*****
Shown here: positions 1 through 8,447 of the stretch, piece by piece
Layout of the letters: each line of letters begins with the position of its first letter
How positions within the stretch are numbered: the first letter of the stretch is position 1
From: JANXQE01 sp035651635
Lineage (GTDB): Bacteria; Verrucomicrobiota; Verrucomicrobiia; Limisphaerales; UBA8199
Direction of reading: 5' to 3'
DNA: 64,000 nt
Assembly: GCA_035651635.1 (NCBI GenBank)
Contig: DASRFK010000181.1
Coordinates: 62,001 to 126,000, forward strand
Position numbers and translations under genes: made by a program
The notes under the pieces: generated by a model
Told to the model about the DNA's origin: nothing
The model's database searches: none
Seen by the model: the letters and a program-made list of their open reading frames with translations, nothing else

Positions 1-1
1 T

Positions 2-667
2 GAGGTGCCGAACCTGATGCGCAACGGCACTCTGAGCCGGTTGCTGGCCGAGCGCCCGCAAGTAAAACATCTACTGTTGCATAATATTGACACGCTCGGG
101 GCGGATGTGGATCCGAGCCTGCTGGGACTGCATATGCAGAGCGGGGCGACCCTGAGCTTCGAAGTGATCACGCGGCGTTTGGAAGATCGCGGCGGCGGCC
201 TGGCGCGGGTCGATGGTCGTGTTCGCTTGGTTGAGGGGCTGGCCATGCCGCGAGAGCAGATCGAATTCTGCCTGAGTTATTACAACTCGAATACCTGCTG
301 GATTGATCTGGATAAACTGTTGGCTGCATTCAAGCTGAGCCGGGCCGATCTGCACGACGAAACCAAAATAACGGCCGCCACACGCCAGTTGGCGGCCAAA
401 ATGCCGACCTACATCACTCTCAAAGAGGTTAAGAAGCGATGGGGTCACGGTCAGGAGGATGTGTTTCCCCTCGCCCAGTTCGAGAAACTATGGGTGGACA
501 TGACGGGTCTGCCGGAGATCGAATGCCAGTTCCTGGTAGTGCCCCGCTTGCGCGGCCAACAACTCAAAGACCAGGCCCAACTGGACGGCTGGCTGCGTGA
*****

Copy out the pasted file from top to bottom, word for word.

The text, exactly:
Shown here: positions 1 through 8,447 of the stretch, piece by piece
Layout of the letters: each line of letters begins with the position of its first letter
How positions within the stretch are numbered: the first letter of the stretch is position 1
From: JANXQE01 sp035651635
Lineage (GTDB): Bacteria; Verrucomicrobiota; Verrucomicrobiia; Limisphaerales; UBA8199
Direction of reading: 5' to 3'
DNA: 64,000 nt
Assembly: GCA_035651635.1 (NCBI GenBank)
Contig: DASRFK010000181.1
Coordinates: 62,001 to 126,000, forward strand
Position numbers and translations under genes: made by a program
The notes under the pieces: generated by a model
Told to the model about the DNA's origin: nothing
The model's database searches: none
Seen by the model: the letters and a program-made list of their open reading frames with translations, nothing else

Positions 1-1
1 T

Positions 2-667
2 GAGGTGCCGAACCTGATGCGCAACGGCACTCTGAGCCGGTTGCTGGCCGAGCGCCCGCAAGTAAAACATCTACTGTTGCATAATATTGACACGCTCGGG
101 GCGGATGTGGATCCGAGCCTGCTGGGACTGCATATGCAGAGCGGGGCGACCCTGAGCTTCGAAGTGATCACGCGGCGTTTGGAAGATCGCGGCGGCGGCC
201 TGGCGCGGGTCGATGGTCGTGTTCGCTTGGTTGAGGGGCTGGCCATGCCGCGAGAGCAGATCGAATTCTGCCTGAGTTATTACAACTCGAATACCTGCTG
301 GATTGATCTGGATAAACTGTTGGCTGCATTCAAGCTGAGCCGGGCCGATCTGCACGACGAAACCAAAATAACGGCCGCCACACGCCAGTTGGCGGCCAAA
401 ATGCCGACCTACATCACTCTCAAAGAGGTTAAGAAGCGATGGGGTCACGGTCAGGAGGATGTGTTTCCCCTCGCCCAGTTCGAGAAACTATGGGTGGACA
501 TGACGGGTCTGCCGGAGATCGAATGCCAGTTCCTGGTAGTGCCCCGCTTGCGCGGCCAACAACTCAAAGACCAGGCCCAACTGGACGGCTGGCTGCGTGA